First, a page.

The Hunt for N-Acetylcysteine: Medicine or Dietary Supplement?

Medicine or dietary supplement? N-acetylcysteine ​​(NAC) is marketed as both and in 2021, the supplement abruptly became difficult to find, causing distress to people who had been using it for a variety of conditions. The story behind its disappearance is one of a cat-and-mouse chase between manufacturers, advocacy agencies, and the Food and Drug Administration. … Read more

Exercise for Obese Children Can Increase Brain Function

In recent years, schools cut back on arts and physical education to make way for more instructional time. All that work and no play may be making Jack and Jill, well, dull. But new research shows that exercise can make the brain sharper. The study demonstrated that a prolonged regimen of aerobic and resistance exercises … Read more

Exercise Plus Cognitive Training Boosts MCI Improvement

SAN DIEGO — Among older patients with mild cognitive impairment (MCI), the combination of vitamin D and physical exercise plus cognitive training led to greater improvements than exercise alone. The findings were drawn from an unusual study design that split patients into five groups, one of which included both interventions. After the study was completed, … Read more

LAIAs More Effective Than Oral Antipsychotics for Schizophrenia

For patients with schizophrenia, long-acting injectable antipsychotics (LAIAs) are associated with a lower risk than oral antipsychotics (OAs) for disease relapse and hospitalization ― and they carry no increased risk for adverse events, new research shows. Investigators analyzed data for more than 70,000 patients with schizophrenia and found that, compared with OAs, LAIAs were associated … Read more

Local Public Health Efforts in Schools May Not Work

Efforts to prevent and curb substance use in schools through public health engagement (PHE) appear to be effective where use of cigarettes and cannabis is high but had the opposite impact in where use of alcohol and cannabis is low, according to a cross-sectional study published in the Canadian Journal of Public Health. The study … Read more

Regular Exercise Appears to Slow Cognitive Decline in MCI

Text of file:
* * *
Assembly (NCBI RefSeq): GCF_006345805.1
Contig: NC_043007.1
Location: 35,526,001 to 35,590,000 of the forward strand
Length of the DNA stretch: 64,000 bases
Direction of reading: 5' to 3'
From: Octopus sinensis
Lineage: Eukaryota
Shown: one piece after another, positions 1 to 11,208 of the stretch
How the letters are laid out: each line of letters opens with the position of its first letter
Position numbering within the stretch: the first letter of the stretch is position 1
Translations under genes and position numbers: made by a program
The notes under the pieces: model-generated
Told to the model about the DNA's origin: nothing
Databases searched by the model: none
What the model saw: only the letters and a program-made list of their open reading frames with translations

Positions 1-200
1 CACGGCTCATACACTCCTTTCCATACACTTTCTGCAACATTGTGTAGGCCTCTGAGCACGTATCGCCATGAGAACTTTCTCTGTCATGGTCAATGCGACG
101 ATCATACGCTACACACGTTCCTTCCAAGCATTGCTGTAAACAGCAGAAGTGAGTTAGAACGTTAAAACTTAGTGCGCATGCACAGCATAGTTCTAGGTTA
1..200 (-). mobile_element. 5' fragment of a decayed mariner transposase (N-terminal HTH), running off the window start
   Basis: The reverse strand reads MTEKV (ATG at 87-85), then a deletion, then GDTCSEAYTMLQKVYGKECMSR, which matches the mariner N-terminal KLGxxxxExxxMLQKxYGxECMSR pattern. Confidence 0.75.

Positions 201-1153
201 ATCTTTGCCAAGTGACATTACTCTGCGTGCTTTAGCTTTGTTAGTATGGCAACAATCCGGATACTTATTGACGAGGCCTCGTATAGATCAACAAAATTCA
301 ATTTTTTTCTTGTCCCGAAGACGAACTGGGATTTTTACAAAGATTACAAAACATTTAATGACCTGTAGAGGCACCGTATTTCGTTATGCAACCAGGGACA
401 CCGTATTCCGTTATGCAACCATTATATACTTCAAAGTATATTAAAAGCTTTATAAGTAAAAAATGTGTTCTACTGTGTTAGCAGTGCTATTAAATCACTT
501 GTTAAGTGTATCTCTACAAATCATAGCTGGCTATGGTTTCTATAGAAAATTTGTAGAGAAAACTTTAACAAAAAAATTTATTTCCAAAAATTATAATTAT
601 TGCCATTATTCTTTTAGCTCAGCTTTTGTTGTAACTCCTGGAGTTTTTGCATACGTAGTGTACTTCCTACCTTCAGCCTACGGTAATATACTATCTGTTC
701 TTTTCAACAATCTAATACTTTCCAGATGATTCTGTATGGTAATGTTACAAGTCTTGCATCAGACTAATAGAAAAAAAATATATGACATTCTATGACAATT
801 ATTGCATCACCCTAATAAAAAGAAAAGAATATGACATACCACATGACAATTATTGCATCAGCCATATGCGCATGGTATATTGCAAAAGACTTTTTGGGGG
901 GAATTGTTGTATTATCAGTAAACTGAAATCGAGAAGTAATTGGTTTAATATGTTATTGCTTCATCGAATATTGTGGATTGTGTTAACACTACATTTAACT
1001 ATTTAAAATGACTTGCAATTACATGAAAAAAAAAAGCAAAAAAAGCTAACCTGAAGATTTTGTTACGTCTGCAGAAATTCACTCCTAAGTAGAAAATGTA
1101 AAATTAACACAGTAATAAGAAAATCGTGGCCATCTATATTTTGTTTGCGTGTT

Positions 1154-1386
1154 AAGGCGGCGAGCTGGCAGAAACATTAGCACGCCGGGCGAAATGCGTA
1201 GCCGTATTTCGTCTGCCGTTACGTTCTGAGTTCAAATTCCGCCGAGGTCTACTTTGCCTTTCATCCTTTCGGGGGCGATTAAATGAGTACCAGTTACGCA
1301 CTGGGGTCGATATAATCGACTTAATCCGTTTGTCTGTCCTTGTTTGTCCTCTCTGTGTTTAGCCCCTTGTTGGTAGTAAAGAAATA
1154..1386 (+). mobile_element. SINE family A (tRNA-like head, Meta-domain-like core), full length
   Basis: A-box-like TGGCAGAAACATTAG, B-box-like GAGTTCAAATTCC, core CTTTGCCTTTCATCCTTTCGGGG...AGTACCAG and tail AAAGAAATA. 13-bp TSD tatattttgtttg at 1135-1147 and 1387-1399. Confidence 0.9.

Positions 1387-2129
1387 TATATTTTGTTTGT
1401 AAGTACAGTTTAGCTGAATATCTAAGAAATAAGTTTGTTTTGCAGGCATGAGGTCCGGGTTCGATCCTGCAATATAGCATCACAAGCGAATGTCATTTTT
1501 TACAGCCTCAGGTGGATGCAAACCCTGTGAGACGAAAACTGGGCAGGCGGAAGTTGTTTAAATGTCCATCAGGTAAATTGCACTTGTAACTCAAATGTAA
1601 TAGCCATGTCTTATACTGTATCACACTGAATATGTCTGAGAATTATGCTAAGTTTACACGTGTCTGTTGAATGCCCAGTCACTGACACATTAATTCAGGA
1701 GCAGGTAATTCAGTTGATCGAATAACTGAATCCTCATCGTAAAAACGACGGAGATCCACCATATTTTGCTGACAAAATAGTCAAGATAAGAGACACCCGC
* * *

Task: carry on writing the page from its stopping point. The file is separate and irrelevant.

Regular exercise, regardless of intensity level, appears to slow cognitive decline in sedentary older adults with mild cognitive impairment (MCI), new research from the largest study of its kind suggests. Topline results from the EXERT trial, which is the largest study of its kind, showed patients with MCI who participated regularly in either aerobic exercise … Read more

Red Flag: Suicide Risk

Dan Miller has parked his Nissan Altima on the side of the road near a field outside Chicago, holding a gun to his head. Haunted for years by the compounded trauma of tours of duty in the Middle East and his work as a police officer in Chicago, at that moment, Miller saw no reason … Read more

The Stigma Associated With Mental Illness and Antidepressants

The good, the bad, and the ugly. It’s easy to talk about the good, but when it comes to having real conversations about mental health, it’s sometimes an uphill battle. We see so much about mental well-being, services, and hotlines available for those in need. In fact, it’s almost expected for schools and workplaces to … Read more

Youth Mental Health Hospitalization Rates Rose in 2020

Mental health hospitalization rates rose for Canadian children and youth between ages 5 and 24 years in 2020, despite a slight decrease in the overall number of hospital visits, according to new data. Hospitalizations for eating disorders increased significantly, rising nearly 60% for girls between ages 10 and 17 years. “One of the key questions … Read more

Running to the Top: Exercise and Mental Health

An apple a day keeps the doctor away! We’ve probably been given this advice or know of others who have been given this advice time and time again… to eat healthier, and more important, to exercise. While exercise is not necessarily the cure-all for the world’s infections and diseases, it plays an important role in … Read more